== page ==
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How well informed are general practitioners and cardiologists about testosterone deficiency and its consequences?

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A rapidly growing body of medical research is showing that testosterone deficiency (aka hypogonadism and low-T) is strongly associated with a wide range of detrimental health outcomes [1, 2], and that testosterone replacement therapy improves those health parameters that are negatively affected by testosterone deficiency.[2, 3]
Therefore, leading testosterone scientists now view testosterone deficiency as a cardiovascular risk factor that contributes to the development of cardiovascular disease.[4-7]
As general practitioners and cardiologists primarily care for these patients with cardiovascular disease, a survey study was conducted to assess their knowledge, beliefs and clinical practice with respect to testosterone deficiency and cardiovascular health.[8]
A questionnaire was distributed to 20 cardiologists and 128 family practitioners in Victoria, British Columbia. Of the 13 questions, 10 assessed knowledge and beliefs on testosterone deficiency and 3 assessed current practice patterns. 
Most respondents believed that testosterone deficiency is a medical condition (66.7%) and could negatively affect body composition (62%), but a similar majority was unsure whether it was a cardiac risk factor (66.7%). 
While most believed that testosterone replacement therapy could improve exercise tolerance (62%), most were unsure if it was beneficial in cardiac patients. 
Cardiologists were significantly less likely to believe that testosterone deficiency was beneficial in preventing recurrent heart attack (myocardial infarction) and improving oxygen supply to the heart (myocardial perfusion). 
Over half of the respondents (58.8%) said they were unsure whether testosterone deficiency could contribute to low HDL (high-density lipoprotein, aka the “good” cholesterol) levels.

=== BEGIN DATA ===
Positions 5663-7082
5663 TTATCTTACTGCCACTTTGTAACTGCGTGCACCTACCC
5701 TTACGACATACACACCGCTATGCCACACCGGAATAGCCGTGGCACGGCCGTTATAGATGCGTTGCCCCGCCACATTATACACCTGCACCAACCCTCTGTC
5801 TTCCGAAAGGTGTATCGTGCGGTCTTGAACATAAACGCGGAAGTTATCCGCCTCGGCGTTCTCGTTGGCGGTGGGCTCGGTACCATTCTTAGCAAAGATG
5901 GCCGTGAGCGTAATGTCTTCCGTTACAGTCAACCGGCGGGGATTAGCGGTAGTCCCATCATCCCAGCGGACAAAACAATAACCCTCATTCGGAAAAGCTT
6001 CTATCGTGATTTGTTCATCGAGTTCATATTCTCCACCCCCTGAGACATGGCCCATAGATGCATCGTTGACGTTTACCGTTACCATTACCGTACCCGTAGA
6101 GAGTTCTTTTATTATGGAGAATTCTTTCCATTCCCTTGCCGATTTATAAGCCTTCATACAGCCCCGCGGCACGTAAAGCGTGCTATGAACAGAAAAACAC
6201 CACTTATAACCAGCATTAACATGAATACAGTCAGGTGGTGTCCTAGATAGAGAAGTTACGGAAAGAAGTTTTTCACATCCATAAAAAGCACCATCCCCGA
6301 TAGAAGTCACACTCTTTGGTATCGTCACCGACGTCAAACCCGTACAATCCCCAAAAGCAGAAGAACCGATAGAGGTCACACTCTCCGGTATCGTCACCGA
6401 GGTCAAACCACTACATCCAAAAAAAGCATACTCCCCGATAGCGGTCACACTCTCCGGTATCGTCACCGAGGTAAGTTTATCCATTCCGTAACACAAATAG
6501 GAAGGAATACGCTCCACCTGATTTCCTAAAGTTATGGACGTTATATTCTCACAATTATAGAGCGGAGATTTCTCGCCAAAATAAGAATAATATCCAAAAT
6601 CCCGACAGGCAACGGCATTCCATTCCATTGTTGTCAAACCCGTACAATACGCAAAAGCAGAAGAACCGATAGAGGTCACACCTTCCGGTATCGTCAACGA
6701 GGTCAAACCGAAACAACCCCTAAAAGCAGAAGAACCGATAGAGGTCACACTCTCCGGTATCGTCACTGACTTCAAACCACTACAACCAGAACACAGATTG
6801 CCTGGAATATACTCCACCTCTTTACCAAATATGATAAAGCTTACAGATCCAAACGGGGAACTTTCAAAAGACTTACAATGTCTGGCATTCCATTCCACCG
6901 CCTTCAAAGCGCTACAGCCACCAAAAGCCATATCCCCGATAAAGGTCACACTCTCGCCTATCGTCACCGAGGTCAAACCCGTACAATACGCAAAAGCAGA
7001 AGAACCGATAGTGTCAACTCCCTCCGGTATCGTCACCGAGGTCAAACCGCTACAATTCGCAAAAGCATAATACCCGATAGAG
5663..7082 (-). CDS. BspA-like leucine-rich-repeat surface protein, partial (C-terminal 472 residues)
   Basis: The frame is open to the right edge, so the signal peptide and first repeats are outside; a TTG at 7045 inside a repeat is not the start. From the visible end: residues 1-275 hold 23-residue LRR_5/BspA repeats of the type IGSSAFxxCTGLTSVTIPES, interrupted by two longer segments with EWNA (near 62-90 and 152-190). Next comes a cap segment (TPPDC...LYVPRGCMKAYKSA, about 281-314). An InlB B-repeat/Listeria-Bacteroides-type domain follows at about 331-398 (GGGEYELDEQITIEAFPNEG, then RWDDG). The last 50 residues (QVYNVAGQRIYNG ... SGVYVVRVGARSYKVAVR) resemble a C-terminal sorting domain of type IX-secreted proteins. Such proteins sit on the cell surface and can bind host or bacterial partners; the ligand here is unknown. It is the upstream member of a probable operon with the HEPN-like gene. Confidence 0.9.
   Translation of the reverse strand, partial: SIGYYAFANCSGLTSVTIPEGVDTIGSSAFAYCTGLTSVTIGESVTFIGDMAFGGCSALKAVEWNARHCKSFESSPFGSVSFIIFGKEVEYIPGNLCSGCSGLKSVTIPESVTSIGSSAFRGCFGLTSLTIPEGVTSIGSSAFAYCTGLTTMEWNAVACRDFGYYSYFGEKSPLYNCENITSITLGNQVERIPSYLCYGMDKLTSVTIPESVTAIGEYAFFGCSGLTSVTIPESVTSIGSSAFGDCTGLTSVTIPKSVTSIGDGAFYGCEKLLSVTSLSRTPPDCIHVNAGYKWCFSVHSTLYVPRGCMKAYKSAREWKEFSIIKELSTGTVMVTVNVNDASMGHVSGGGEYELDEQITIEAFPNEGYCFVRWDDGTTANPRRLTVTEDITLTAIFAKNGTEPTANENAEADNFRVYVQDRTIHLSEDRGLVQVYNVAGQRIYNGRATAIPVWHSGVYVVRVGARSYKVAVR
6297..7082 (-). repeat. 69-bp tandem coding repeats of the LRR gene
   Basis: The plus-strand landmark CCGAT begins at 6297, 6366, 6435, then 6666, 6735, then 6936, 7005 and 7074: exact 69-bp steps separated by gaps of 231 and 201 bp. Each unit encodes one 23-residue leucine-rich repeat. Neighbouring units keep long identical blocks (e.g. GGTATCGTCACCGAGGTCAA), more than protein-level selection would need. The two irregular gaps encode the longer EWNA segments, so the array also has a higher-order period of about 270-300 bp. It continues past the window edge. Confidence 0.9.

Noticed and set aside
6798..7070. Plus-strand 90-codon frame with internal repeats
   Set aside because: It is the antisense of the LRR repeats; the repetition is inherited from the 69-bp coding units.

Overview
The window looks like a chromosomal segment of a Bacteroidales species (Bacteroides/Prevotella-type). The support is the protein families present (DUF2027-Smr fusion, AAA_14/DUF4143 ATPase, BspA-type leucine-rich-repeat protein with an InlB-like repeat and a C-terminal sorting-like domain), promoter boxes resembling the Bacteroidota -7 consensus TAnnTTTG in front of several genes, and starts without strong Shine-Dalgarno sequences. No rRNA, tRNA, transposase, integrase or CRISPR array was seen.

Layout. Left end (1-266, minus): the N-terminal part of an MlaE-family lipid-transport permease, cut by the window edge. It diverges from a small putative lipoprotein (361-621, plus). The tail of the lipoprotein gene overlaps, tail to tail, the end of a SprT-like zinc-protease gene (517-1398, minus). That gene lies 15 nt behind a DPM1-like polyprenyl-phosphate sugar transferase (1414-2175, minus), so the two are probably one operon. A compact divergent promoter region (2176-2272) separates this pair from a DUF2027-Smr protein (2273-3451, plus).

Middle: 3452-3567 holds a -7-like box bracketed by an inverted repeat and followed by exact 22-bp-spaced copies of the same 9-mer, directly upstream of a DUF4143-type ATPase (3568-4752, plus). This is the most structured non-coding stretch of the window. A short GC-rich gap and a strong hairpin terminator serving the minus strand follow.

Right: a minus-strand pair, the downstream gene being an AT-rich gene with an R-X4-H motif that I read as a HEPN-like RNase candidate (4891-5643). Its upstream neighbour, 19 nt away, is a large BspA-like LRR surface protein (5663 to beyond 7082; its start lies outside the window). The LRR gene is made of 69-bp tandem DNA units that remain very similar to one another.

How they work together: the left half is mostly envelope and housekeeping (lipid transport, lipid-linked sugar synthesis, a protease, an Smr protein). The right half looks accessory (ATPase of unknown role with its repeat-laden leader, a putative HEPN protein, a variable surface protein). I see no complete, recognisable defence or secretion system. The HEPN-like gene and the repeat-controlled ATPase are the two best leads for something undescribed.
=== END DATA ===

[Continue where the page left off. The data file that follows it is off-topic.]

The vast majority (88%) of general practitioners and cardiologists did not screen their cardiac patients for testosterone deficiency. If a patient was identified as having hypogonadism, only 23.5% would treat the patient themselves, and 27.5% would refer to an endocrinologist.
Despite its high prevalence in cardiac patients, testosterone deficiency is not well-understood by general practitioners and cardiologists; they lack knowledge on its deleterious cardiovascular effects.[8]


While testosterone deficiency is an acknowledged cardiovascular risk factor among prominent hypogonadism researchers, this survey clearly shows that the large majority of primary care physicians and cardiologists are lagging far behind in knowledge (or willingness to abandon old school dogma) about the health consequences of testosterone deficiency.
Studies show that testosterone replacement therapy improves exercise tolerance in both healthy men [9] and in cardiac patients.[10-12] In fact, cardiac patients are the ones to benefit the most. Several studies shows that in men with known angina by treadmill testing, testosterone replacement therapy significantly increases time to ischemia.[10-12] These results are consistent with other studies in humans in which testosterone administration has been shown to induce vasodilation of the coronary [13] and brachial arteries.[14, 15] Testosterone replacement therapy also benefits men with congestive heart failure by significantly improving performance in the 6 minute walk test, incremental shuttle walk test, and/or peak oxygen consumption, and overall exercise capacity, compared to placebo.[16-20] No significant adverse cardiovascular events were noted.[16-18] Two additional, more recent placebo-controlled trials have confirmed beneficial functional effects of testosterone therapy in men with congestive heart failure.[21, 22]
It is also documented that testosterone deficiency is associated with reduced HDL levels [23], and that physiological restoration of testosterone levels with testosterone replacement therapy increases HDL levels.[24-30]
The finding that most primary care physicians and cardiologists do not screen their patients for testosterone deficiency is a red flag, as the prevalence of obesity, metabolic syndrome and diabetes is epidemic in today’s society, and it is well documented that testosterone deficiency in men with those conditions is extraordinary common, regardless of age. Specifically, in those men, the prevalence of testosterone deficiency ranges from 35% to almost 80%.[31-35]
The results from this survey underscore the importance for men to be pro-active about their own health and specifically request testing for testosterone deficiency if they are having symptoms/signs of hypogonadism.